In the face of harsh realities, it is absolutely and definitely okay to feel disillusioned and lose touch with your creative capacities. What makes a difference is the ability to think outside the box, even when you are caged within that box.

This is the biggest puzzle in a person’s life. However, it is not necessary to be equally competent in solving this puzzle. Because herein lies the bigger enigma: The puzzle is set up differently for every individual.

Maturity and positivity

In economics, we are often taught: “There is no such thing as a free lunch.” So, in life, people often face circumstances where things don't go according to plan. What to do then?

True maturity lies in being able to survive in the worst of circumstances. Positive welcoming attitude towards any form of change can be great weapons in our fight against those circumstances.

The pigeonhole principle of problem solving serves as an additional aspect here. No matter what we do, “in any group of three gloves, there must be at least two left gloves or at least two right gloves.”

So, no matter what the problem is, a person has to either be a leftist or a rightist. It is mostly likely that one group will supersede the other as a majority and highly unlikely that the minority will win over the dispute. In terms of deciding a career also, a person can choose something as chosen by the maximum majority or something chosen by the minimum minority.

But whatever you decide, it is important to respect your decision. Mr Akhter Matin Chaudhury, the Managing Director of Nuvisa Pharma, aptly opines: “All of us have aspirations about what we want to do, but while we wait, we need to engage ourselves in different things. And if you can’t do what you love, try to love what you do.”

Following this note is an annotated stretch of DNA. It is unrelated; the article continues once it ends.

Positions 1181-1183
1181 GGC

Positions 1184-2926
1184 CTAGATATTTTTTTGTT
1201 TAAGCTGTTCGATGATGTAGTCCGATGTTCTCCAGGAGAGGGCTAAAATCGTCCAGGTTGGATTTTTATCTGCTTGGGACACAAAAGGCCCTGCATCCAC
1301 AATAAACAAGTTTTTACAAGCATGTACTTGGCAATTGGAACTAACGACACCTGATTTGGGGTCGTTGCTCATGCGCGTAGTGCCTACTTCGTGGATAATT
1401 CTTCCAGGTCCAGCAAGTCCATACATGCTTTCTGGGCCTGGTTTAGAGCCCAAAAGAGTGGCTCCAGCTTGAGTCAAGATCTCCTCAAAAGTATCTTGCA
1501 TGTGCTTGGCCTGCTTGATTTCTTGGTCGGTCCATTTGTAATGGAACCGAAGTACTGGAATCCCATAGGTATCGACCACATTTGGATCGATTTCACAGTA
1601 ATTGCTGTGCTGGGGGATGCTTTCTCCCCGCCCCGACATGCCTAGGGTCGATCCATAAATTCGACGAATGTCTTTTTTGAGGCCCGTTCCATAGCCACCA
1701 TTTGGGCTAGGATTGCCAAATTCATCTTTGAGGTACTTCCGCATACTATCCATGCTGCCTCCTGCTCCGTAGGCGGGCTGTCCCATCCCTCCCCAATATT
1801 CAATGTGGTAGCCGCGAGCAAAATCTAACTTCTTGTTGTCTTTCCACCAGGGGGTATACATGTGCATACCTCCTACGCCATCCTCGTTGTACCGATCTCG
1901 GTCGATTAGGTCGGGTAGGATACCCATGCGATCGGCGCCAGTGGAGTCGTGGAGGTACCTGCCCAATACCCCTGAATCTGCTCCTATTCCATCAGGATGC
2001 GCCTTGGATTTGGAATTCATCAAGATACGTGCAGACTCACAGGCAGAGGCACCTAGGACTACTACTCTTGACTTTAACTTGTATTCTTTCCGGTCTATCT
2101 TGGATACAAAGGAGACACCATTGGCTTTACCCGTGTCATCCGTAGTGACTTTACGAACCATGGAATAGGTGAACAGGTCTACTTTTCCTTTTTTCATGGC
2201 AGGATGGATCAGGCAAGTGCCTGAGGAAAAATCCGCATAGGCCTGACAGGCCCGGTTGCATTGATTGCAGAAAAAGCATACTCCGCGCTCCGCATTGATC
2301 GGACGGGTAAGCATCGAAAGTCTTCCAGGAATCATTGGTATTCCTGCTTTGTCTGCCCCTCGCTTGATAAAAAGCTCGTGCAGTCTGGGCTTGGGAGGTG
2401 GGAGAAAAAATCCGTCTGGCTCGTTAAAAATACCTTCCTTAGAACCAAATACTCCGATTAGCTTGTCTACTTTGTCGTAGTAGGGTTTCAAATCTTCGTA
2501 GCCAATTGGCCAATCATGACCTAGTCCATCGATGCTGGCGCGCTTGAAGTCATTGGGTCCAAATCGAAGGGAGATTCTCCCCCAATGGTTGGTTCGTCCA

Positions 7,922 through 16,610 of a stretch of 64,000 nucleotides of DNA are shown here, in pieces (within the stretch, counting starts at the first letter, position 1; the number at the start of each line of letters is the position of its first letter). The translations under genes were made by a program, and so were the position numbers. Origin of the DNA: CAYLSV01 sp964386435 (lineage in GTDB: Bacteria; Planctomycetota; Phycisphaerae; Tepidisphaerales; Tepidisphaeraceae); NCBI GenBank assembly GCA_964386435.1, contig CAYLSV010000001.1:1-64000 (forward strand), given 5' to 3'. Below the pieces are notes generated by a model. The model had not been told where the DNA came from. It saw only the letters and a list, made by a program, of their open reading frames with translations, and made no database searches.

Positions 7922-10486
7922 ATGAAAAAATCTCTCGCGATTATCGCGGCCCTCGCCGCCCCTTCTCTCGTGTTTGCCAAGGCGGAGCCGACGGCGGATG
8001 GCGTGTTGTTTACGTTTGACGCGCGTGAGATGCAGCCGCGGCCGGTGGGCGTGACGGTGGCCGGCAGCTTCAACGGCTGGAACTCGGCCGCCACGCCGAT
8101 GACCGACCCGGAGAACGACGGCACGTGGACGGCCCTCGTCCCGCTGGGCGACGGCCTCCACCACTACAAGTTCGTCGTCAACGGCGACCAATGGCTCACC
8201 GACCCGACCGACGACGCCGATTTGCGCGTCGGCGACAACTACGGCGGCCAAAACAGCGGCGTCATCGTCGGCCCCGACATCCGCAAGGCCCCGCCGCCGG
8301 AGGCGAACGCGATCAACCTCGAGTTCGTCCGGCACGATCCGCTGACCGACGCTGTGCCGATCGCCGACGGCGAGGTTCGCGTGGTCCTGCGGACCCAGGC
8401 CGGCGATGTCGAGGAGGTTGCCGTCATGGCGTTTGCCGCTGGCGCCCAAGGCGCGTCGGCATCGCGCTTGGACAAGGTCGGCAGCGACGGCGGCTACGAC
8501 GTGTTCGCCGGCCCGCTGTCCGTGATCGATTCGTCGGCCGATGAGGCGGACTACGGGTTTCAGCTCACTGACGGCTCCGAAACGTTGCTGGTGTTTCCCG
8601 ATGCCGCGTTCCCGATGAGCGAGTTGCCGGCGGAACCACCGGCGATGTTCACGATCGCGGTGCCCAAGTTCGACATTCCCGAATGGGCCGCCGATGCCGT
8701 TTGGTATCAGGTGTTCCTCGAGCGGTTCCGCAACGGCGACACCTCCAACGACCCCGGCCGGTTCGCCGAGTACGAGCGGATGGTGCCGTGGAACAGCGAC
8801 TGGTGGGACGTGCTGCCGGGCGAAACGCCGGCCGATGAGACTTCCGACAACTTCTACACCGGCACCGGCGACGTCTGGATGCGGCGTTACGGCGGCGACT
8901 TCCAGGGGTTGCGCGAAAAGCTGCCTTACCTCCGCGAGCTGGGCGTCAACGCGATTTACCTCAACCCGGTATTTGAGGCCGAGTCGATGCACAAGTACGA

Work-life balance

Last but not the least, it is extremely important to prioritize your happiness by maintaining a work-life balance. If there is too much of one or the other, it becomes a problem sooner or later. I agree with Jack Welch’s statement regarding this: “Work-life balance is a swap -- a deal you’ve made with yourself about what you keep and what you give up. It means making choices and trade-offs, and living with their consequences. It’s that simple and that complex. Just remember, you are not in this alone.”

He has emphasized much about having the significance of having an individual work-life plan and avoiding any requests or demands mettlesome with that plan. In his book Winning, he accentuates finding happiness through work-life balance as such: “You have to make sure your work-life balance plan fulfills your dreams and passions. If that means working a lot, do it. If that means being home every night, let that happen too.

“Yes, you have to be responsible to those around you, but you can’t live someone else’s concept of your life in the name of balance. If you don’t fulfill your own joy with your work-life plan, one day you’ll wake up in a special kind of hell, where everyone is happy but you.

“Achieving work-life balance is a process. Getting it right is iterative. You get better at it with experience and observation, and eventually, after some time passes, you notice it’s not getting harder anymore. It’s just what you do.”


Maisha Mehzabeen works at the Dhaka Tribune and is a graduate in economics.